One of my many projects at the moment is building an outdoor solarshower for this coming summer. Any one out there got any good tried and tested designs, plans, pictures of solarwater heating setups, structures to house them in etc to put me in the right direction?
At the moment am thinking along the lines of the coiled black pipe approach and maybe an added black 100 litre tank (because i found one) as a hot water storage tank that will sit in the sun somewhere above the shower area. Water can be gravity fed from above for pressure so no pumpshould be required.
Hi Alex, we've got an outdoor solar shower and have done for 5 years - if thats tried and tested. We're in italy too, piemonte, so should work as well for you.
It has no storage, as it was a gift from a guy who ran a solar shower rig on the UK festival scene and this was his first prototype that he used at the Big Green about 2005 or so. all it is is a coil of pipe (1" black PE, ~75m long) fixed to a wooden cross, making a 1.5m circle (gaps between pipes as he built it by screwing the pipes to the cross with pipe fixers). It has some thin polyurethane foam insulation material (sold to go under laminate flooring in Brico OK on a 20m roll) shiny metalised side up underneath the coil so that any sun that misses the top reflects back and hits the bottom, and polytunnel plastic wrapped over the top, and a snake sets up home in there over the summer. It heats up in ½hour from cold, and gets to >65°C in summer - I have trouble because of the claber rainjet PE ½" pipes going soft from heat and letting go of their fixings. The shower space is in a polythene teepee with a pallet and a mixer tap from an old caravan we had. The teepee also gets planted with cucumbers etc. that like the heat and humidity. The coil also feeds up to the semi-outdoor kitchen sink and the washing machine. It does well in summer though not enough for everything when there are guests, but not much in winter, although we have had some the last few days. The hot pipe runs are insulated with strips of the same shiny insulation wound round the ½" PE pipes approx double layer with a black PE sheet wrap over the top to protect, all fixed with duck tape. the black wrapped stuff has survived in a bramble thicket for 3 years now but where not wrapped the insulation has been chewed by rodents (as has the stuff under the coil, but it seems not to matter).
this is the simplest way to do this.
I have thought about adding storage but think that a circulation pump would be needed because a coil would not automatically gravity feed, since the hot water in the coil collects in the uphill turns of the coil and doesn't go any further. to get gravity feed to work would need a strait matrix in the collector aligned up the slope with some kind of manifold top and bottom, which gets a bit expensive if you make out of normal pipe Tee's, also the spacing is too great if done this way.
I would not use pipe clamps to do this myself, I would do the following: get a wood drill (probably an auger) to drill a series of holes in the wood to fix to, then cut along the line of holes with my bandsaw about 3/4 to the top, fix the wooden parts into shape and then coil the pipe into the 3/4 holes (they'll clip in place) then re-fix the severed strip over the top to hold all firmly.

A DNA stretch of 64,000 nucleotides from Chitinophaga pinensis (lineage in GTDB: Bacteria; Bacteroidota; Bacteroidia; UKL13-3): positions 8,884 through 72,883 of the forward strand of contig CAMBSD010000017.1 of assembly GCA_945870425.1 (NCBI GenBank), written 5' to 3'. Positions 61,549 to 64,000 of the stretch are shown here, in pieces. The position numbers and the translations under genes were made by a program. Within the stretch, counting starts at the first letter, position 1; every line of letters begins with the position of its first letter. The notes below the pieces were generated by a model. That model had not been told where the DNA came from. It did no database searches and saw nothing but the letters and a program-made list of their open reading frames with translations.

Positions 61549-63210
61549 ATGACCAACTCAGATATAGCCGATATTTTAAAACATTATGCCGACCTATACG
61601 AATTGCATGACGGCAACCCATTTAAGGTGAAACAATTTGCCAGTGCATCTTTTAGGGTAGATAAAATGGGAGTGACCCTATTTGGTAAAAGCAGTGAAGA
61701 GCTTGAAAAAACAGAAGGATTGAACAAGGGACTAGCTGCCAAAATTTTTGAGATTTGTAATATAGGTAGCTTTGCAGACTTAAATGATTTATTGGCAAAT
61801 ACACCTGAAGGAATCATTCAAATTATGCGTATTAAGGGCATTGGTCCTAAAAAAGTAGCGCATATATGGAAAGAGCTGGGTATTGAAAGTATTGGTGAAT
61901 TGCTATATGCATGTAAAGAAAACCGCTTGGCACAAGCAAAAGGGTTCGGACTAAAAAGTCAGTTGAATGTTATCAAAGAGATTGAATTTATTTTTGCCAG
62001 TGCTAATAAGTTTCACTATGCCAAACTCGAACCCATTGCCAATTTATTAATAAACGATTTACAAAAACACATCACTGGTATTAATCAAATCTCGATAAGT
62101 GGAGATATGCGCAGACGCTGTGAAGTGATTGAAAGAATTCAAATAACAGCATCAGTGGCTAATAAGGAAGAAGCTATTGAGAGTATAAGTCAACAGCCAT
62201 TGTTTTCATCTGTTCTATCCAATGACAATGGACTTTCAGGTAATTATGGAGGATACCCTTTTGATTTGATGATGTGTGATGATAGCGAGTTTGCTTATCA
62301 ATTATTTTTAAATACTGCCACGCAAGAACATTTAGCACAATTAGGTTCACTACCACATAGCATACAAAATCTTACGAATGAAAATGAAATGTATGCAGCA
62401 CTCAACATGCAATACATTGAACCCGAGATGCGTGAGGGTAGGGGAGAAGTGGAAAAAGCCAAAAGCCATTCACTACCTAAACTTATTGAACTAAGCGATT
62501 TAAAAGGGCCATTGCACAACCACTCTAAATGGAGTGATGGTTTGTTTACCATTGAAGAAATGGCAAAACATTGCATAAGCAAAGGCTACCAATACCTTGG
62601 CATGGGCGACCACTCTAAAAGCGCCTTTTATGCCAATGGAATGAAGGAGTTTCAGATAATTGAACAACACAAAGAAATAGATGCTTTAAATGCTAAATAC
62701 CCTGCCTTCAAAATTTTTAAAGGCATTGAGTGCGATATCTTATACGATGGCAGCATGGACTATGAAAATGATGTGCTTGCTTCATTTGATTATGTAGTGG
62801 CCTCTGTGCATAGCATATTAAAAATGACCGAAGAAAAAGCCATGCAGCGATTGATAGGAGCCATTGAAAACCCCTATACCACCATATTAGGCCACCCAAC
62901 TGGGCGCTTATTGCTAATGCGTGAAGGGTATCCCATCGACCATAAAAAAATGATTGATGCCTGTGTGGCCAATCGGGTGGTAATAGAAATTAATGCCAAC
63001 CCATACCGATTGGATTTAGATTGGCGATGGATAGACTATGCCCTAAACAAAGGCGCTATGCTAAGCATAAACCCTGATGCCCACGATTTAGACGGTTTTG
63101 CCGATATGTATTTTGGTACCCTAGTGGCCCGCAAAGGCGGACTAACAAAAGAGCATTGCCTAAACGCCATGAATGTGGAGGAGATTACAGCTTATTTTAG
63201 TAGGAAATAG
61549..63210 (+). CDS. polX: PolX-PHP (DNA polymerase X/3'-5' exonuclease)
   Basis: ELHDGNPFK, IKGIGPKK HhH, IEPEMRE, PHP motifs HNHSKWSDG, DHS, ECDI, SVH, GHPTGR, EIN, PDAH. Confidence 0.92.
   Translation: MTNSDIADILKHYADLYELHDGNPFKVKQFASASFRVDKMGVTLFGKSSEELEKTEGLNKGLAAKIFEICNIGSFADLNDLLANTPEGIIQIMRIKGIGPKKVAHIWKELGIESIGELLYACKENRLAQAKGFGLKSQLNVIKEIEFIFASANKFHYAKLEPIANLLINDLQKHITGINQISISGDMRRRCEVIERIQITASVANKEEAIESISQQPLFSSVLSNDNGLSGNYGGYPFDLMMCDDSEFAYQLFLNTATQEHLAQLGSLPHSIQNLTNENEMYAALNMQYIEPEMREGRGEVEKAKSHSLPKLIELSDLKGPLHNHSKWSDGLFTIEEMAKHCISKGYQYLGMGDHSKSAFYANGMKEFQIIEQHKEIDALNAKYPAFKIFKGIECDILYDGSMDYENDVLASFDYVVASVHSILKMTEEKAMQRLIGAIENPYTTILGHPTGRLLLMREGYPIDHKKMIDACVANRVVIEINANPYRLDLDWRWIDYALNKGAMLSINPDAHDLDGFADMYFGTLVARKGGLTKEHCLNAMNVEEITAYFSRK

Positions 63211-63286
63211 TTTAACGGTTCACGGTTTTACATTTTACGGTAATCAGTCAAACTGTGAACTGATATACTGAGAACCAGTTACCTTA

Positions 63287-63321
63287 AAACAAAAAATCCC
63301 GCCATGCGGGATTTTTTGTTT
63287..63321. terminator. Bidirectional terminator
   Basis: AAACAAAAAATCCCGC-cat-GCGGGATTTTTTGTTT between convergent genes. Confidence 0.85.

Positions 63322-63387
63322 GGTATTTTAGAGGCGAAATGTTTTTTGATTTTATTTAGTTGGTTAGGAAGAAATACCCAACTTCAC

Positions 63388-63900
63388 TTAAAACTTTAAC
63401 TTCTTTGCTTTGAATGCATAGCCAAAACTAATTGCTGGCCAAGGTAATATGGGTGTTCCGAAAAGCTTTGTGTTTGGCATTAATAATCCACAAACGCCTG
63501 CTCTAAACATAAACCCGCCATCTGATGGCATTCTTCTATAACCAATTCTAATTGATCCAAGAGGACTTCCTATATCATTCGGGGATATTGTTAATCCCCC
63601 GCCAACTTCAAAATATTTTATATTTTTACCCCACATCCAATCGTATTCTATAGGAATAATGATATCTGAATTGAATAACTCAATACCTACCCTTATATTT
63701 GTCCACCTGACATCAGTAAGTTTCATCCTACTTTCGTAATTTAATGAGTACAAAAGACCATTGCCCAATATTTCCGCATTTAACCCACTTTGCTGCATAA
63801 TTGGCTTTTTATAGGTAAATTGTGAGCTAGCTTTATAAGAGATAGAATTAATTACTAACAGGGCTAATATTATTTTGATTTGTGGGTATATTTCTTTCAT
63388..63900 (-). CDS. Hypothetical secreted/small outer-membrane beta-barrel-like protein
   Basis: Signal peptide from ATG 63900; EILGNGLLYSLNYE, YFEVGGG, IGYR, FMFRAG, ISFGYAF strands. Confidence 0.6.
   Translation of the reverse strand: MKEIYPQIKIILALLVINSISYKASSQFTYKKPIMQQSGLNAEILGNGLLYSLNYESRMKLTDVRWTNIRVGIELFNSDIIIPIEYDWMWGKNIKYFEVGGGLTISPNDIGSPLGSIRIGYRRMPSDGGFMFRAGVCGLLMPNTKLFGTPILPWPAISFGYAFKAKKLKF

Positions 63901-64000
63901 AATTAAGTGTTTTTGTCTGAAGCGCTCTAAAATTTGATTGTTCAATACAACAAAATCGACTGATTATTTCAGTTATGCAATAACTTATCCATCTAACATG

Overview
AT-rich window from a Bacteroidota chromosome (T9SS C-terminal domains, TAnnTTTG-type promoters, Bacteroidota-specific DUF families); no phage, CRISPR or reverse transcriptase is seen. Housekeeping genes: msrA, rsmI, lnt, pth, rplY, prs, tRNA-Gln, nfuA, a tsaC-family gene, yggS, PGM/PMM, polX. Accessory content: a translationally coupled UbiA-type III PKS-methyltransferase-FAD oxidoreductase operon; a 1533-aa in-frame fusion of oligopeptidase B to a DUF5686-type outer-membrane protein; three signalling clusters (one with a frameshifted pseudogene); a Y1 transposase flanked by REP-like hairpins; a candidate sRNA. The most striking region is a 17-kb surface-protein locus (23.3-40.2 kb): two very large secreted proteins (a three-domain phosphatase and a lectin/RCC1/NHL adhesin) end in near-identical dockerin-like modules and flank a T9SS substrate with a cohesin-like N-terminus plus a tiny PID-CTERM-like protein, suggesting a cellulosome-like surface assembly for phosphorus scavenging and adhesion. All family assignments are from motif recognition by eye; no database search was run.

teepee plastic construction is with wooden pins to close the front like a real teepee. extra bits are sewn on with a standard sewing machine and the same thread/needle as we use for our canvas structures. The whole teepee is skewed uphill to give better space to the showerer inside.
At my last I had a spigot in the back yard. I connected a hose to it, then to 500' of PEX tubing coiled in the driveway, then to the hot water line under the house. I had to add a spigot for the house connection. I turned off the hot water valve at the water heater and flipped the breaker. I turned on the water at the outside spigot. City pressure and sunlight took care of the rest. While it was not a continuous supply of hot water, it was more than enough for a hot bath, shower, and dishes. High temps were around 130. The water heater was set at 125. I used that set up for over 4 years, saving around 25 bucks a month versus powering the electric water heater.
Seed the Mind, Harvest Ideas.
Thanks Jeremy,nice to see some more people on here based in Italy.
This is exactly what i was looking for in terms of the coiled piping, spot on. Will take your advice on keeping the piping in place using the drilled holes cut in half.
The tepee structure covered with transparent plastic is like showering in a kind of green house which got me to thinking, yeah i could shower in my greenhouse with the big advantage that its always warm in there when the sun is out so showering in say November would'nt be so much of an issue with the cold.just an idea.
Checked your website also. Really beautiful place. Also read your piece on off grid living, very helpful as i am in the process of buying solar panels at the moment. There is so much info to get my head around with this stuff. My goal like i guess all of us is to get off grid for the cheapest way possible but also want something that's going to last and wont let me down.
Hi Ken, yeah i could actually run the solar hot water straight into the house as you did.would need to find our hot water line though. Seems black coiled pipes are the cheapest way to go when solar heating water and obviously the larger the coil the more hot water you are going to have.